More GTA? Well, I'll be damned
Rockstar Games released its highly anticipated add-on to "Grand Theft Auto IV" this week. "The Lost and Damned" is out exclusively for Xbox 360 (sorry PS3 fans), and can only be purchased by download through the Xbox Live Marketplace for 1600 points (that's $19.99 in real-world money). Also of note: You must have a copy of "GTA IV" to get this to work.
I've yet to download the add-on (in my case "The Lost" is the dollars allotted for fun money in my checking out thanks to the “Damned” economy), so we won’t get into a blow-by-blow review of the game. Here’s a short version: Instead of being Niko Bellic, the eastern European immigrant, you’re now Johnny Klebitz, longtime member of a longtime biker gang known as the Lost. You have lots of new weapons and vehicles at your disposal to bring more terror on Liberty City, all while you listen to a bunch of new songs on the game’s soundtrack.
But while you’re admiring your handiwork with sawed-off shotguns and Molotov cocktails, you can bet the folks at Rockstar (and just about every other company in the video game industry) will be studying the success of “The Lost and Damned” very closely. Here’s why:
- Weren’t we just here? “The Lost and Damned” has been released to the public just 10 months after “GTA IV” hit store shelves and began its warpath to the top of the sales charts. For the hardcore GTA fans who have torn through every mission, stolen every car Brucie Kibbutz has wanted and shot every pigeon in Liberty City, an add-on couldn’t come fast enough. But when you’ve got one of the top-selling games of the year, odds are you’re catering to a lot more casual fans, many of whom still haven’t gotten all the way through the original game. How thirsty are these folks going to be for more “GTA”? And to think: This add-on was originally projected to hit the virtual shelves back in the fall.
- Where are we going? Here’s where it gets really interesting for the gaming industry. Xbox Live has been successful offering simple new games, old favorites and small add-ons for regular releases. This is a departure from that formula. Sure it’s an add-on for a regular release, but this isn’t a three-song track pack for “Guitar Hero.” This is a robust release being billed as “a new episode” of “Grand Theft Auto IV.” Just remember when we get to the point where we’re downloading full games, this is the bridge that was built to get us there.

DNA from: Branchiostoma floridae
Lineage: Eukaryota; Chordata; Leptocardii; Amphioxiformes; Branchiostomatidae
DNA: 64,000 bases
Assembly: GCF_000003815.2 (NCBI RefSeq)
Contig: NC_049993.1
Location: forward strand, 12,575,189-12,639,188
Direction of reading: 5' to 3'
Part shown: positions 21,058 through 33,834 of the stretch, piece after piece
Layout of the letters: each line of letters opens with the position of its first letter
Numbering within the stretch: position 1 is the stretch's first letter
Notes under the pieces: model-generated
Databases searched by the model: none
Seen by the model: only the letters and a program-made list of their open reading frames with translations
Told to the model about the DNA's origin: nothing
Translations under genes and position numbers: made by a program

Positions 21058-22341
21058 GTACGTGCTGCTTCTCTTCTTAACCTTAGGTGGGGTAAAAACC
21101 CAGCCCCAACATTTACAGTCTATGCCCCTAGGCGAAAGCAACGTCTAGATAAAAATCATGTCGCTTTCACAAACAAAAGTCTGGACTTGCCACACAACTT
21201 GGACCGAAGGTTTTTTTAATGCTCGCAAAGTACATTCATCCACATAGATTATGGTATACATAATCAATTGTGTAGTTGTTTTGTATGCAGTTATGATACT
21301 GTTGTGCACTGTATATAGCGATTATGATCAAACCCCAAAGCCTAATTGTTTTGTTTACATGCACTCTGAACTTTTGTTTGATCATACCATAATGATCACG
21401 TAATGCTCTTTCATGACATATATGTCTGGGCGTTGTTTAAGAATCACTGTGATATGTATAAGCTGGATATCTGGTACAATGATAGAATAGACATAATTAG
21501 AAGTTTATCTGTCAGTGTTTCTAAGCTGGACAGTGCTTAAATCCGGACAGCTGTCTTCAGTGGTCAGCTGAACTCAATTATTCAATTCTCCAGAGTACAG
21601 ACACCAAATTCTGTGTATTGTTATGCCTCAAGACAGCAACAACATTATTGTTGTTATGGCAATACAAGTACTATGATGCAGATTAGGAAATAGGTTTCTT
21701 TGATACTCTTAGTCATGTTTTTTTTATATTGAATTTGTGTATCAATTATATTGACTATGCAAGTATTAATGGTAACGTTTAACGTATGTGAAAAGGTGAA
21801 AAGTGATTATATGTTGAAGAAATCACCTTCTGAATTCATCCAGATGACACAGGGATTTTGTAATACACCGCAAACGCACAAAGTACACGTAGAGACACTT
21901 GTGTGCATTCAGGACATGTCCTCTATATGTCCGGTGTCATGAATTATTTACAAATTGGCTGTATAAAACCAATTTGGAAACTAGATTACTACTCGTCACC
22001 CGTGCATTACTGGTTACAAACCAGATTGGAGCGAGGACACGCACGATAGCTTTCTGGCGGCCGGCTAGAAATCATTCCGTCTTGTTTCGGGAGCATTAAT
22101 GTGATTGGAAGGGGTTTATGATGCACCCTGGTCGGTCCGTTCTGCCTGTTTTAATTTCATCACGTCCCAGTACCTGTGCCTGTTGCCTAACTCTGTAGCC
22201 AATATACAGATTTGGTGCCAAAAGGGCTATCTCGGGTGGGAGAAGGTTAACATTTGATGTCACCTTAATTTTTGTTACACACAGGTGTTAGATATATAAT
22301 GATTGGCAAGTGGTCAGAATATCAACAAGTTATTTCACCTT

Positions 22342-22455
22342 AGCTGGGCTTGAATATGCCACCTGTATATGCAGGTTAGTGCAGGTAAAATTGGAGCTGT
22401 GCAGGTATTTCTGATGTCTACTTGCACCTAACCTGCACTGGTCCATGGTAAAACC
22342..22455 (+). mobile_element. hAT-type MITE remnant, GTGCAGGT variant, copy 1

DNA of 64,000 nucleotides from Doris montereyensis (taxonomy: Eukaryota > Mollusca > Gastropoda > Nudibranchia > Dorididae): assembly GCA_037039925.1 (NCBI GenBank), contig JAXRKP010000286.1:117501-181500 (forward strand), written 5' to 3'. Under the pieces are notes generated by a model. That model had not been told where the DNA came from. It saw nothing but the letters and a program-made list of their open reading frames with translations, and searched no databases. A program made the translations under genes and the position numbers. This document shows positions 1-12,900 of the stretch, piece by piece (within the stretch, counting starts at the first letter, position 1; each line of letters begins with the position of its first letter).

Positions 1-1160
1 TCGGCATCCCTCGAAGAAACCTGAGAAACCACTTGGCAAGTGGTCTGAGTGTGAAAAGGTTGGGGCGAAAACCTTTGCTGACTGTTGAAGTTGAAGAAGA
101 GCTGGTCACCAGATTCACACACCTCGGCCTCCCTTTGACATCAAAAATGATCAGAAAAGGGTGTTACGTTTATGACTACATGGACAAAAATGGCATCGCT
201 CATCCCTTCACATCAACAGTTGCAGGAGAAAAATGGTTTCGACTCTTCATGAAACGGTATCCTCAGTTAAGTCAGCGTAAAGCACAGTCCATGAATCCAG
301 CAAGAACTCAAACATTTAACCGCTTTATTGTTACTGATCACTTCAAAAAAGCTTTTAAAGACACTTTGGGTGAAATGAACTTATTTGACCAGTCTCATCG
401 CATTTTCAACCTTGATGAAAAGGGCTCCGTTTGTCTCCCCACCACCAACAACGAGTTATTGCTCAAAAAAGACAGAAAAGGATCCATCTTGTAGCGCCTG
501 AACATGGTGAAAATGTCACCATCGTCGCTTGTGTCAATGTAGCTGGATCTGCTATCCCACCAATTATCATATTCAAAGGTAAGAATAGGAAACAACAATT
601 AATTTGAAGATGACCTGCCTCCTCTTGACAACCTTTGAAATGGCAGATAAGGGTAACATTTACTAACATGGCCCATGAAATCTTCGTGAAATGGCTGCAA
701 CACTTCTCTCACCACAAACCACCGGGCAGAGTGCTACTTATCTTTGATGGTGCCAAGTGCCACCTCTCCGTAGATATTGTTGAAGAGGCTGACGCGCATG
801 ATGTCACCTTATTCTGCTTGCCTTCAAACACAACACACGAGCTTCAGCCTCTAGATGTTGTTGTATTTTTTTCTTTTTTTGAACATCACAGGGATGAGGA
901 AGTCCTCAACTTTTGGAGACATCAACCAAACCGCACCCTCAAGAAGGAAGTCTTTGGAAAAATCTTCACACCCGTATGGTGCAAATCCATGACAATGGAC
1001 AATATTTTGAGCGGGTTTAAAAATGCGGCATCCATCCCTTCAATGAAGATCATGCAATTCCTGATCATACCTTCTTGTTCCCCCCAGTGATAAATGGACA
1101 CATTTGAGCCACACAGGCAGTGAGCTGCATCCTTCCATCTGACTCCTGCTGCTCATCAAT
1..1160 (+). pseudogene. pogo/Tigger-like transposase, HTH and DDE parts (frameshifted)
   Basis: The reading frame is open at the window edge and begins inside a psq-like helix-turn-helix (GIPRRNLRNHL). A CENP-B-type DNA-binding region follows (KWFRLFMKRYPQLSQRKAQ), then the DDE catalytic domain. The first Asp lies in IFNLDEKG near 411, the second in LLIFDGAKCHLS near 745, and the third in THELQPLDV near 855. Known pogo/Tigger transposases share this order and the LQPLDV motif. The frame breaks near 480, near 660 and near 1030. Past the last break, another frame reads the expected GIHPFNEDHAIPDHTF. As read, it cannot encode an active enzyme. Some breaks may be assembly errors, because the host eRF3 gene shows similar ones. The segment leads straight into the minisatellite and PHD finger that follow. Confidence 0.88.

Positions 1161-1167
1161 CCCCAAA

Which leads us to …
- No vacancy. The Xbox 360 I got a little more than a year ago has a 20 GB hard drive, and it’s a pretty popular model. You don’t need to be a math major to figure out that you’re not going to fit many full games on a 20 GB hard drive. But fear not, Microsoft is all set to sell you a bigger hard drive to hold more games. So for every however-many games you download, you’re going to eventually need more storage space. And then you can buy another hard drive. Cha-ching! See where this is going?
But a lack of storage space for you means …
- PLENTY of vacancy elsewhere. While you’re filling up your hard drive with more games, guess what you are NOT doing? Trading them in to local stores for credit toward your next purchase. Rockstar has released “GTA” spin-offs for older consoles. You can walk into a used-game store and buy games like “Vice City Stories” for cheap now. But since “Lost and Damned” is a download, you won’t be seeing any low-price used copies on store shelves or eBay. And sure, maybe Xbox eventually drops the download price on “Lost and Damned” after a year or so. But that isn’t going to put any money into local stores that generate revenue through used-game sales. In “GTA” terms, it’s not exactly a sniper shot from a rooftop to the resale industry, but it’s most definitely a whack in the knee with a pipe. And if one day we get to the point where people download all their games through services like Xbox Live instead of buying discs from local stores? Well, let’s just say there are a lot of local merchants and national chains that would rather you didn’t just read that last sentence.
OK, I’m not trying to come across as some conspiracy theorist wing nut here. One downloadable add-on for one game on one console isn’t going to throw the entire video game industry into chaos. But make no mistake: Video game makers are watching this experiment very closely.
So get out there and shoot some bad guys. Rockstar is counting on you.
- Tom Valentino